Veronika Ambros


Professor of Comparative Literature and Slavic Studies
Affiliation
PhD

ambrosContact Information

Email: veronika.ambros@utoronto.ca
Phone: 416-926-1300 x. 3200
Office: 121 St Joseph St., R.405
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Bio & Research

My research includes the theories of the Prague linguistic circle, their precursors the Russian formalists and their successors, most prominently the Tartu School around Yuri Lotman. The conference Structuralism(s) Today. Paris, Prague, Tartu organized by the Center, as well as the eponymous volume published in 2009 confirm their relevance and versatility. My main subject of inquiry however is semiotics in general and semiotics of drama and theatre in particular. Another part of my research is connected with the cityscape of Prague as the place that used to be an important center of Czech as well as German literature, and Russian émigré culture. Prague serves as a base to explore the relationship between urban space and fiction, between multiculturalism and nationalism, between center and margins. Furthermore, imaginary creatures, which appear on stage and screen, inform my enquiry about the functions of intermediality, especially of the relationship of fine arts, and architecture with cinema, and theatre

Research Interests: Semiotics of theatre and drama; literary theory; modern Czech, German and Russian literatures.

CV

Recent Publications

Books

  • 1993 Pavel Kohout und die Metamorphosen des sozialistischen Realismus New York, Berlin: Peter Lang. 180pp.
  • 2009 (co-editor) Structuralism(s) Today Legas, Ottawa,
  • 2014 “Translation and National World Literature. National Cultures at the Crossroads” ZiG | Zeitschrift für interkulturelle Germanistik 5|2014|H2, 34-39 

Chapters in books:

2012

  • “Walking Past Each Other Chekhovian “Echoes” in Czech Drama”
    In Re-Writing Chekhov: The Text and its Mutations, Yana Meerzon, Douglas Clayton eds. London, Routledge, 101-131.
  • “Proměny re-prezentace” [transformation of re-presentation]
    in: Jazyky Reprezentace Veronika Veberová, Petr A. Bílek,Vladimír Papoušek, David Skalický.(eds.) Praha, Akropolis, 147-156.a,
  • “’Images Are Wounds That Will Not Heal’ Staged  Memories in Alfred Radok’s Distant Journey (Daleká Cesta 1949), Alain Resnais Hiroshima Mon Amour (1959), and S. Lumet’s The Pawnboker (1964)”.
    In: Images of Rupture in Civilization between East and West. Urs Heftrich, Bettina Kaibach, eds. Heidelberg, Winter, 2016.
  • “Keine so zufällige Begegnung zwischen Maske und Statue. V+W, Golem und die Prager Schule” [the not so accidental meeting between a mask and a statue. Voskovec and Werich, Golem and the Prague school].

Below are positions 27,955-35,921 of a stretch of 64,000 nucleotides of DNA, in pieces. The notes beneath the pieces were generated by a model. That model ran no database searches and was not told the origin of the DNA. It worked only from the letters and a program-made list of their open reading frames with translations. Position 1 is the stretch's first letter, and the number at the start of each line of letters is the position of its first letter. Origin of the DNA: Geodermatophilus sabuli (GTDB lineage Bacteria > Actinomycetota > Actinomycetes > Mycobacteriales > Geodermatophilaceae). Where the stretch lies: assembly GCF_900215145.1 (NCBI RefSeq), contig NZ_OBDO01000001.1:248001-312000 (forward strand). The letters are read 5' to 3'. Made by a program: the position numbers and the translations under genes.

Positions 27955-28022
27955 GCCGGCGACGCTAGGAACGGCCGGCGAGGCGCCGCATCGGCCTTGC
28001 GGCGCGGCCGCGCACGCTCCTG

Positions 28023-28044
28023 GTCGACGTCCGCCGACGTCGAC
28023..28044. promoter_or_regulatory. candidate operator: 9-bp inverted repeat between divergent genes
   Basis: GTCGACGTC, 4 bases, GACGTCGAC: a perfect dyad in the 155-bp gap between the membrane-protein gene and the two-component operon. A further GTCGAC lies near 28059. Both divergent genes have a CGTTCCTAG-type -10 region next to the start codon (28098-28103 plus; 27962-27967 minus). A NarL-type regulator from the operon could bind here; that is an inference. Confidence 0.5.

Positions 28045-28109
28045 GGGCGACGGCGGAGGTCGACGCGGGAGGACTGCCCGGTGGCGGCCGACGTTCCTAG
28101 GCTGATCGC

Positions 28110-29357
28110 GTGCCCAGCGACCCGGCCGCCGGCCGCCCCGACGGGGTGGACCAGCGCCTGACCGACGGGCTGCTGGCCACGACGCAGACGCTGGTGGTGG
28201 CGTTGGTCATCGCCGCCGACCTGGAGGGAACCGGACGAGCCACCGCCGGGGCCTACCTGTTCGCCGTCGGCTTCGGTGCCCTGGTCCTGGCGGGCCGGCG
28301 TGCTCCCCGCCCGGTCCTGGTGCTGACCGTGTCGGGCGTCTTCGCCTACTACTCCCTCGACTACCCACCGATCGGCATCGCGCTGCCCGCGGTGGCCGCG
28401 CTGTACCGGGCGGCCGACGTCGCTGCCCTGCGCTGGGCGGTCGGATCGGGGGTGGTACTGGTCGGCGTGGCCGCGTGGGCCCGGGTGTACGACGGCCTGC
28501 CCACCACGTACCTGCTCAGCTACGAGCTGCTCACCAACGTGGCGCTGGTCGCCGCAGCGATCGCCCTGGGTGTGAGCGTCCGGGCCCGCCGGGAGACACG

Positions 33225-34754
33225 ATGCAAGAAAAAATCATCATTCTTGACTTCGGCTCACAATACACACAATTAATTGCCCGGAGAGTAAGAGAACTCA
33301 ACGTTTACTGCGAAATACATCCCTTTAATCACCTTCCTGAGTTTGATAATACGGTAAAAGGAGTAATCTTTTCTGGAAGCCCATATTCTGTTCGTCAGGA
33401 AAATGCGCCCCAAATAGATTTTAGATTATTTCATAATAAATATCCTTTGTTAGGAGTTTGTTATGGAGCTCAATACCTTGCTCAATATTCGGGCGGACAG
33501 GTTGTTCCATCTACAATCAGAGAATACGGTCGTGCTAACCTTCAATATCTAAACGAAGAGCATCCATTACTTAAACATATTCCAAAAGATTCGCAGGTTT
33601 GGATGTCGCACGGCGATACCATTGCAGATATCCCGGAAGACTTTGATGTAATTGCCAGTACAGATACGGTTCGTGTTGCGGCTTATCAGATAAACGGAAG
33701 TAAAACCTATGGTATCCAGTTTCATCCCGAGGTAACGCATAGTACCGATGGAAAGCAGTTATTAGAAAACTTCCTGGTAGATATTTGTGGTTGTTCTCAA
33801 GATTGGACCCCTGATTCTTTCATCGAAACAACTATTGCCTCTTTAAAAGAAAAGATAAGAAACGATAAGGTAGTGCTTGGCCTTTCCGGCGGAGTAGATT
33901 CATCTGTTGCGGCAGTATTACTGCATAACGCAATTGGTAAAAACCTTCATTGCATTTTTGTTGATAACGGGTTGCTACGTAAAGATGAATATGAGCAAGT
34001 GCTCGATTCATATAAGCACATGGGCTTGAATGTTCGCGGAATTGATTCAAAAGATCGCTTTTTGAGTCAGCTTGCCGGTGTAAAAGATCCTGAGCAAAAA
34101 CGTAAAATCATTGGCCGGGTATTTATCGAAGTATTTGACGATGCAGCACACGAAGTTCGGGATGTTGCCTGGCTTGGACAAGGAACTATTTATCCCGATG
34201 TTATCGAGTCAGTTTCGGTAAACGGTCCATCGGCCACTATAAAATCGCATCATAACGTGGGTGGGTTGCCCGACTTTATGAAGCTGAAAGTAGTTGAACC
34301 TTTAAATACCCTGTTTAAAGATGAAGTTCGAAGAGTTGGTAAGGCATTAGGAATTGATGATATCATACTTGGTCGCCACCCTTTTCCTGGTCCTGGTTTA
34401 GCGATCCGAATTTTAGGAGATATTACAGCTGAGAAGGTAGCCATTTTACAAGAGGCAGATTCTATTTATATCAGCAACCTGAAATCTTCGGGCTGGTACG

In: Slavisches Drama und Theater in Vergangenheit und Gegenwart. Birgit Krehl ed. Muenchen, Otto Sagner, 83-93.
  • Intermediální hry moderny  – oživlé sochy, masky a loutky v divadelních hrách a. Holitschera Der Golem (1908, 1915), K. a Josefa Čapka Lásky Hra Osudná (1910, 1930), a W. Hasenclevera Der Sohn (1914, 1916), [Inter-medial Games/Plays of Modernity. Animated Statues, Masks and Puppets in the Plays by A. Holitscher, W. Hasenclever and the Čapek brothers]
    In:Moderna v tušeném prostoru střední Evropy International conference [Modernity in the Conjectured Space of Central Europe], Olomouc 28. 03.2012.

 2011

  • “Leaving, Largo Desolato, and Rock’n’roll. Havel and Stoppard -Dramatic Dialogue. “Ad Honorem Eva Stehlíková. Praha: Filosofický Ústav Akademie Věd České Republiky, 28-31.

2010

  • How Did the Golems (and Robots) Enter Stage and Screen and Leave Prague?” In: History of the Literary Cultures in East-Central Europe, vol. 4, 308 -320.

 2009

  • “America Relocated – Karel Čapek’s Robots between Prague, Berlin and New York.”  Performance, Exile and ‘America’. Palgrave, 134-157.
  • “Golems and Robots: Intermediality, Hybridity and the Prague School.” Structuralism(s) today Legas, Ottawa, 176-189.

 2007 

  • Daleká cesta. Svědecká výpověď Alfréda Radoka” [Distant Journey. The Witness Testimony of A. Radok], In: Eva Stehlíková (ed.): Alfréd Radok mezi filmem a divadlem [Alfréd Radok between film and theatre], Prague, AMU, 53-76.
  • “Engaged’ Playwrights’. Czech Drama between Enlightenment and Gentle Revolution” in: J.J. King (ed.) Western Drama through the Ages. Westport, Greenwood Press, 142-153.
  • “Fuzzy Borderlines – Čapeks’ Robots, Insects, Women and Men” in: History of the Literary Cultures in East-Central Europe. Marcel Cornis-Pope and John Neubauer (editors) Virginia Commonwealth University / University of Amsterdam, 183-189.

2006

  • “Prague: Magnetic Fields or Staging of the Avant-Garde”; In: History of the Literary Cultures in East-Central Europe. Marcel Cornis-Pope and John Neubauer (editors) Virginia Commonwealth University / University of Amsterdam 176–182.

2004

  • “The Great War as a Monstrous Carnival: Jaroslav Hašek’s Švejk ” in: History of the Literary Cultures in East-Central Europe. Marcel Cornis-Pope and John Neubauer (editors) Amsterdam, Benjamins, 28-36
Updated: September 2016